Working with local IMBA chapter MTB Missoula and statewide members, IMBA successfully negotiated creating a 3,000-acre National Recreation Area companion designation in place of a wilderness proposal that threatened 30 miles of valuable trail. The model of compromise and collaboration truly does work.
“What really impressed me was how respectful the mountain bikers were of the horsemen’s issues,” Lee Boman with the Montana Wilderness Association told The Missoulian about the compromise process.
And as IMBA Adovcacy Manager Eric Melson wrote in the Helena Independent Record, “What we’ve been able to accomplish right here in Montana should be a guiding light for cooperation and collaboration between mountain bikes and wilderness advocates across the nation.” A media statement and one-pager on the work have also been published.
So, how did this happen, and how can you replicate the success of the Big Sky state in your backyard? We asked Eric to explain.
You love Montana.
Eric Melson: You got it. Montana truly is the Last Best Place. We are also isolated, forcing people here to work through their differences to preserve our way of life. And the Blackfoot Clearwater Stewardship Project (BCSP) is the latest example. It’s a ten-year, made-in-Montana, collaborative solution involving timber management, conservation and recreation.
Why do mountain bikers care about BCSP?
EM: The proposal originally wanted to designate 83,000 acres of proposed wilderness in areas mountain bikes are legally allowed now and have ridden for decades. This would have closed access to cherished backcountry rides only an hour from Missoula. These trail experiences are unique and offer incredible views into the Bob Marshall Wilderness and beyond.
Ultimately, we have collaborated to create a very strong proposal with lots of community support. It does an amazing job of finding middle ground for all interested parties: elected officials, business and labor, sportsmen and women, collaborative groups, recreation, conservation, outfitters and guides, and even others. (Here’s a full list of supporters.)
How did you work with so many groups to make this happen?
EM: Relationships–and I would argue friendships–make the world go around. When you are sitting around a table with friends, you learn and understand how to want what they want. If you are willing to help them get that, they will do the same for you. Understand this: you will never get everything you want, and neither will they—and that’s okay! Keep in mind: You don’t need everything. You WANT everything. But what do you truly need?
What did mountain bikers need?
EM: We worked with Montana riders to figure that out!
- What was the best solution to access the lake basin?
- How can we retain the entire ridge ride?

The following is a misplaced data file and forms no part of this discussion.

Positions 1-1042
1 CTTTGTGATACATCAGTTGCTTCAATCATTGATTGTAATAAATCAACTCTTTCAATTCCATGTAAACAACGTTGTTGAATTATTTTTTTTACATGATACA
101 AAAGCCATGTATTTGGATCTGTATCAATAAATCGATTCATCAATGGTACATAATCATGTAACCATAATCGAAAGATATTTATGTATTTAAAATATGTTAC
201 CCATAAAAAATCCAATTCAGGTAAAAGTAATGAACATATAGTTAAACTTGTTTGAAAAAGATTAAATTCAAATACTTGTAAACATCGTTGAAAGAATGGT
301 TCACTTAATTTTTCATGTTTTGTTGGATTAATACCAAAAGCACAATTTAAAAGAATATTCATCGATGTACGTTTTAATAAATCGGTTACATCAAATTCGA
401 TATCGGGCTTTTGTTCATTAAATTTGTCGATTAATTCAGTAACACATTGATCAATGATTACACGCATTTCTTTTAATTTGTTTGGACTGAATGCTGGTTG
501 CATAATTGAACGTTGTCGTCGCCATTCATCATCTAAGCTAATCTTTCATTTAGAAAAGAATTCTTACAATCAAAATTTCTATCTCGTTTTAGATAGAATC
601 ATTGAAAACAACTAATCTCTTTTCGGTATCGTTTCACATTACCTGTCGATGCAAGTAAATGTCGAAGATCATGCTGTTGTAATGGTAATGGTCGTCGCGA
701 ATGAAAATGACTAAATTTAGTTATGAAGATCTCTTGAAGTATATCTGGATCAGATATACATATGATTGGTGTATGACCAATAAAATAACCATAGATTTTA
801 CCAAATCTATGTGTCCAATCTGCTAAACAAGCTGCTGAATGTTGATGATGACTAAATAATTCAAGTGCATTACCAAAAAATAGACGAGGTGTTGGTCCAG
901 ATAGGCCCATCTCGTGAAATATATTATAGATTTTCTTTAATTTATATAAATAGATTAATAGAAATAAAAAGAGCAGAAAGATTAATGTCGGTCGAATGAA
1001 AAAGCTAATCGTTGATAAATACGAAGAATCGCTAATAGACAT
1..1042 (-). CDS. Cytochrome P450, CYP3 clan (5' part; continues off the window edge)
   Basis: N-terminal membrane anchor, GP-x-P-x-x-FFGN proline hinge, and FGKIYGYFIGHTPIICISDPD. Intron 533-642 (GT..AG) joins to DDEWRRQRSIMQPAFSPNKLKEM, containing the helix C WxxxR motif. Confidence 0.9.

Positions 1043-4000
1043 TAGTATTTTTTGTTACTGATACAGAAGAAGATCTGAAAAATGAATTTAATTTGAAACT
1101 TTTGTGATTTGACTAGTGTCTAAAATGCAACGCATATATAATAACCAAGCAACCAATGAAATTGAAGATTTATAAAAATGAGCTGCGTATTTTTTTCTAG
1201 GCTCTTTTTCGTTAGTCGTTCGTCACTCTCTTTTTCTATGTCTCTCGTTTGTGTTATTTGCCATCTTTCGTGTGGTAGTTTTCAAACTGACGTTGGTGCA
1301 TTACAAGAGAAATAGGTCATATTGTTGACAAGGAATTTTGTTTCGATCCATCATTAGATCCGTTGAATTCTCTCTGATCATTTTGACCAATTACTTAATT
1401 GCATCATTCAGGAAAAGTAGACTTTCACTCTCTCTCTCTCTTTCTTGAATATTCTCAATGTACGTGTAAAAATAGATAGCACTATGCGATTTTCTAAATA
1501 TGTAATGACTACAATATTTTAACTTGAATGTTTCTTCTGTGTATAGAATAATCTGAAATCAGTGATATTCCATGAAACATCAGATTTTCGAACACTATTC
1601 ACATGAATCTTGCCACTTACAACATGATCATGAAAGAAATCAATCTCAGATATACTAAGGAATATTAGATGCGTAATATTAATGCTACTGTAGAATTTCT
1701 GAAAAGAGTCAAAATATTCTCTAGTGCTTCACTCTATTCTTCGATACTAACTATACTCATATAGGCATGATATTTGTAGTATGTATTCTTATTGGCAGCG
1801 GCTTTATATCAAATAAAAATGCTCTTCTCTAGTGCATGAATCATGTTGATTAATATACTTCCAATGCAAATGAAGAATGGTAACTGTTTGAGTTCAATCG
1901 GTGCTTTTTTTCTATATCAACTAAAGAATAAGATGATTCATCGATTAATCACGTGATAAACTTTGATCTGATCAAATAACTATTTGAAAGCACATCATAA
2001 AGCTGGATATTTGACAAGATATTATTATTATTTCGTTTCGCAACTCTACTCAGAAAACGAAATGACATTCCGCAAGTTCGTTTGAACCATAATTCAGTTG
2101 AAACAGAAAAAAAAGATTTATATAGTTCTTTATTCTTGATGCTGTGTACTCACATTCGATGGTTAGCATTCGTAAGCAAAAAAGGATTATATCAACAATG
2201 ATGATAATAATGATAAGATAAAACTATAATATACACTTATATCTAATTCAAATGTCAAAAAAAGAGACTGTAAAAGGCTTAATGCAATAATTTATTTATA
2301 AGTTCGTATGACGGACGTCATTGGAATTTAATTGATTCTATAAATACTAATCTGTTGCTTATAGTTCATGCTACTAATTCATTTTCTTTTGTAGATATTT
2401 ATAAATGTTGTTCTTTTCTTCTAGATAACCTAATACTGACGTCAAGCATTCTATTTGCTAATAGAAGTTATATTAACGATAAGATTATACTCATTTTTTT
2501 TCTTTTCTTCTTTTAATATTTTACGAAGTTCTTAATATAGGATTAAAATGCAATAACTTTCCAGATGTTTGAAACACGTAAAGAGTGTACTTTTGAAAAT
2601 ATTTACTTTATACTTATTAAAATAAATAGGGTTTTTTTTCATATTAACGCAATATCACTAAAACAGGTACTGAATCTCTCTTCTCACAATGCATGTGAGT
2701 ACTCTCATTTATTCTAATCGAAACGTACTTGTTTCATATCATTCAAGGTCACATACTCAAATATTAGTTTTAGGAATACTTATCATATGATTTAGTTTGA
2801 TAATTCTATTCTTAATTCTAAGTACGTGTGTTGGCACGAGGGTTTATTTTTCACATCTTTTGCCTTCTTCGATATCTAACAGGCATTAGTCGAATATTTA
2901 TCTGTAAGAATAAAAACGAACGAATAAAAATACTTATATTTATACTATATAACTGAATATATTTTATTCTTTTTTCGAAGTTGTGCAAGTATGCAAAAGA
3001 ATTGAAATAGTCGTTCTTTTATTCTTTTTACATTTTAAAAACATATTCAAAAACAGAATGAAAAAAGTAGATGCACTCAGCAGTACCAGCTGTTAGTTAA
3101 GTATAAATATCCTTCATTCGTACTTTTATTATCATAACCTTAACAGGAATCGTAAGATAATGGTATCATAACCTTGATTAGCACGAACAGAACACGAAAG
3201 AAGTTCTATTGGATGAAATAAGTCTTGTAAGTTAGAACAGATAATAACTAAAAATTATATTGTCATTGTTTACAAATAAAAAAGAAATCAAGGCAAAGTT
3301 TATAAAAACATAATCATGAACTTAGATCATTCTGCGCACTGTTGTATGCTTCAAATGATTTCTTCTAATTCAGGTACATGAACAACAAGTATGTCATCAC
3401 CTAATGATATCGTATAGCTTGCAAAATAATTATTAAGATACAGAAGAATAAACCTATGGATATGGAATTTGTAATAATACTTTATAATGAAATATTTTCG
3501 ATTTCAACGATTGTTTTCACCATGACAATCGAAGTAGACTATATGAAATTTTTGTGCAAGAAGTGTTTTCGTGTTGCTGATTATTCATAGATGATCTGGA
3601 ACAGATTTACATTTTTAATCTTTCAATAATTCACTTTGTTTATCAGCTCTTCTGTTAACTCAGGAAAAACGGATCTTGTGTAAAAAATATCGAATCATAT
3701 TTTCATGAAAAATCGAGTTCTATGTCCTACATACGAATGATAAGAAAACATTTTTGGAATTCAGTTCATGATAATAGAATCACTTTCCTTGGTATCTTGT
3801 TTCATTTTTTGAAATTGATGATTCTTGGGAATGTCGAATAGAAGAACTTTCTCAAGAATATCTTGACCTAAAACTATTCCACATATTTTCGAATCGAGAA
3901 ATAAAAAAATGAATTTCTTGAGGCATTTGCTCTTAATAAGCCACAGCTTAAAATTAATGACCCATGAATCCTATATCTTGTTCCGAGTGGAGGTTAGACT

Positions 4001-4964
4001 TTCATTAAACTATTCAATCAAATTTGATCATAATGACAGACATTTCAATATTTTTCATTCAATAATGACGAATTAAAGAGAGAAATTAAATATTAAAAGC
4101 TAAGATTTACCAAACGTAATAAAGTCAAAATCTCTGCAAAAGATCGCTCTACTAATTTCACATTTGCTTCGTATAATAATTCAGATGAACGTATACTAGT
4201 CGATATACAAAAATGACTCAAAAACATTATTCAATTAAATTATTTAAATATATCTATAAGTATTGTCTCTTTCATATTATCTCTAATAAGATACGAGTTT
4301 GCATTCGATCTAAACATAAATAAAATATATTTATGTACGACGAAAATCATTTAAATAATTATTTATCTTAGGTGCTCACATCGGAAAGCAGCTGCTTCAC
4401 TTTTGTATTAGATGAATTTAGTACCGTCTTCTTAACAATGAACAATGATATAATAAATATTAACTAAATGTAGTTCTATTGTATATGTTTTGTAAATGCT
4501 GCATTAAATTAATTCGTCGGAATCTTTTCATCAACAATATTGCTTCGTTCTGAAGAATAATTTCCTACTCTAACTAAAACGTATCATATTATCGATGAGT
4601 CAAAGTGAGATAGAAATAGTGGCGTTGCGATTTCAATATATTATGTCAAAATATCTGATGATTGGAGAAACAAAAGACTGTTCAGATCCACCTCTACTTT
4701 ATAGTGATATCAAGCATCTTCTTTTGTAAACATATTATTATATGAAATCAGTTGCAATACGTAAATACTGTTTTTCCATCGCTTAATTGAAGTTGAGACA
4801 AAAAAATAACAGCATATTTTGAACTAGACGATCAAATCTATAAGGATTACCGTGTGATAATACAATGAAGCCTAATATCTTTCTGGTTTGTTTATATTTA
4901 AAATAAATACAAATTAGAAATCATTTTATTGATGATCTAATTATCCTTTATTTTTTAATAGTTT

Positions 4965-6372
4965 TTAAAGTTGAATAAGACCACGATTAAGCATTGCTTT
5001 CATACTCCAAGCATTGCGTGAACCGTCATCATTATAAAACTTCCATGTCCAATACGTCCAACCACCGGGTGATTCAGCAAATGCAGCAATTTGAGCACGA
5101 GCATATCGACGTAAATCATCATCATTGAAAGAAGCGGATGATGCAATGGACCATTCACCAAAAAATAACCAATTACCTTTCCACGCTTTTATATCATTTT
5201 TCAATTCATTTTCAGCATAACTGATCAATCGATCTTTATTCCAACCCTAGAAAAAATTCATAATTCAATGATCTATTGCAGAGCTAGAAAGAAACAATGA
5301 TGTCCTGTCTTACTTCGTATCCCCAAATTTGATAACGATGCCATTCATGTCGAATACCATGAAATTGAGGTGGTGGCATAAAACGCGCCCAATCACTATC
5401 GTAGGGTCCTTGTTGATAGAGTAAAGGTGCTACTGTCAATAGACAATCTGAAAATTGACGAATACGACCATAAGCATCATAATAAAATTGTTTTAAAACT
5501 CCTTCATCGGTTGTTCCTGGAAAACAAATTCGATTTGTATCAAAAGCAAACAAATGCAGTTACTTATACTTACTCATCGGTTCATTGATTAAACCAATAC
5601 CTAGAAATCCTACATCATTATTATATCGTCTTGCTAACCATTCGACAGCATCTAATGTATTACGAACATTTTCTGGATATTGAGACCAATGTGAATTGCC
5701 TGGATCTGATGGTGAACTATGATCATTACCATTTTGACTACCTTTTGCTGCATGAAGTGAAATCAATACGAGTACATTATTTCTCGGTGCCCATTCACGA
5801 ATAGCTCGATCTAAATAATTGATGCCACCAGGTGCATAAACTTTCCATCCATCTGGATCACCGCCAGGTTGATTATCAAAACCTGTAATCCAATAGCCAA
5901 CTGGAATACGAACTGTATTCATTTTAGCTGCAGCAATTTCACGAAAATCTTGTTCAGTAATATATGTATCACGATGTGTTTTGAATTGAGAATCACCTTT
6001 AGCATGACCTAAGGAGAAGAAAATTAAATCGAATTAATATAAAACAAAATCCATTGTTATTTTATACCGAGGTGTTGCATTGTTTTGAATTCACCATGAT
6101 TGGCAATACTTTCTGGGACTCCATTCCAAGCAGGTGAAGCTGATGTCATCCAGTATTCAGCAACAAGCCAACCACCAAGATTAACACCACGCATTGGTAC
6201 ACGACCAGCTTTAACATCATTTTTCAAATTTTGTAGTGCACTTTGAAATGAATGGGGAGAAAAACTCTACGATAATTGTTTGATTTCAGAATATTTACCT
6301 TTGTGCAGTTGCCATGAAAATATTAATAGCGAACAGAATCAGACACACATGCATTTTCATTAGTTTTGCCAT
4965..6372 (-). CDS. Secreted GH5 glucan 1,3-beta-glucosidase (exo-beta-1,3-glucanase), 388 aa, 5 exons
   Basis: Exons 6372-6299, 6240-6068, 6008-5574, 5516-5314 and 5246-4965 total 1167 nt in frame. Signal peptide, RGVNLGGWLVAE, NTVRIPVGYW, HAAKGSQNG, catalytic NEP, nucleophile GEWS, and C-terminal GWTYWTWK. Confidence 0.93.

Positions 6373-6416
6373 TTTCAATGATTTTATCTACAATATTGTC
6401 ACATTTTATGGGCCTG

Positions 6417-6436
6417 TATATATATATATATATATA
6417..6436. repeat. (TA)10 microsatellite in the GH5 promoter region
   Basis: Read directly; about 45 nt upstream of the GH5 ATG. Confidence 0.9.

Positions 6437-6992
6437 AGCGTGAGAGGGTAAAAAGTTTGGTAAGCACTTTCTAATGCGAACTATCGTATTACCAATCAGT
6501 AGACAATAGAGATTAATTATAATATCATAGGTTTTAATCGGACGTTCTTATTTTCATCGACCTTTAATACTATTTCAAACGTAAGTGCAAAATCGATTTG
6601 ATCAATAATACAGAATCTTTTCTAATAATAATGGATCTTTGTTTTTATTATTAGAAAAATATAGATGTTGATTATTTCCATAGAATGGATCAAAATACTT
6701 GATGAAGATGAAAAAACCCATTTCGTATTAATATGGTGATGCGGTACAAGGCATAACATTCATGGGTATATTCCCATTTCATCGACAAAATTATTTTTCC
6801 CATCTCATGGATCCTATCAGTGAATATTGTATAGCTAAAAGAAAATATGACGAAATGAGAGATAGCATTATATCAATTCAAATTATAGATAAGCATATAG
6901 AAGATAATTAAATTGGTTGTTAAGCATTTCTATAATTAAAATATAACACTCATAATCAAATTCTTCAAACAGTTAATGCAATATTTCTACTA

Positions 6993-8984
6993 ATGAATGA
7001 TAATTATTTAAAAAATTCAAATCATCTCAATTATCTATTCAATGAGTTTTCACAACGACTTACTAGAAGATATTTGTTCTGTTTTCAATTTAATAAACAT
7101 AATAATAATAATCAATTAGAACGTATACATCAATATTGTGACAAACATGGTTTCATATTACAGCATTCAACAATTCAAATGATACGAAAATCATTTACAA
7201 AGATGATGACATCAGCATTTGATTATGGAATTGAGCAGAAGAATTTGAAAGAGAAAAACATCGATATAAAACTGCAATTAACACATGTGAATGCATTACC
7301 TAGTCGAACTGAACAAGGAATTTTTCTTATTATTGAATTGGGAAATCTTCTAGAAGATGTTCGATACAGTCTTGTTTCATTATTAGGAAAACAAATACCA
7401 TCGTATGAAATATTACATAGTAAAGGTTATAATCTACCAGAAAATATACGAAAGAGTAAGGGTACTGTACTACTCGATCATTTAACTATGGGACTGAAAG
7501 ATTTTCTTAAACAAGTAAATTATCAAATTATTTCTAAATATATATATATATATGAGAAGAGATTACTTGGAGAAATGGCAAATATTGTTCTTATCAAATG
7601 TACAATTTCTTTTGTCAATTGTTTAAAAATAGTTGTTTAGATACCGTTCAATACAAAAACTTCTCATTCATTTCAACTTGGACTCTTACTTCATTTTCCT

- Oh and hey, wouldn’t it be cool if we could connect these two trails? Is that possible?
And was it possible?
EM: Everything is possible when you are respectful, truly understand the other side and can empathize with their needs. And that’s what happened. We got creative! We looked at the map to redraw boundaries that worked for all of us.
- We preserved mountain bike access to the entire lake basin, making a challenging lollipop ride.
- We preserved the entire ridge ride, with the possibility of adding a new connector trail at the top to make it a loop.
- We advocated to bring back an old lost trail that would connect two drainages, making for an awesome loop ride or a killer new route to the lake basin.
Three for three!
EM: I know, right?? We showed that we can work through hardships and conflict, understand other user concerns and be respectful of everyone’s needs in the process. While we agreed mountain bikers don’t get priority just because we had been riding the area a long time, we were able to strongly hold the line and advocate for our needs.
What advice do you have for volunteer advocates?
EM: This is tough work. And it sucks at times. And nobody’s going to bail you out. And you’re probably going to have people that don’t like the final product. Some people will stay mad, some will get over it.
But the world is run by those who show up and commit to a respectful and productive process. There’s an old political phrase I like, “it can either be done with you, or to you.” So true.
So, my advice: open your mind to the possibilities. Listen to others, understand others, empathize with others, help others get what they want and they will help you. Trust in the process; trust in your partners. Roll up those sleeves and get to work. Because mountain bike trail access is not a God-given right, not even on public lands. It is our access to go out and get—so go get it! And kill them with kindness.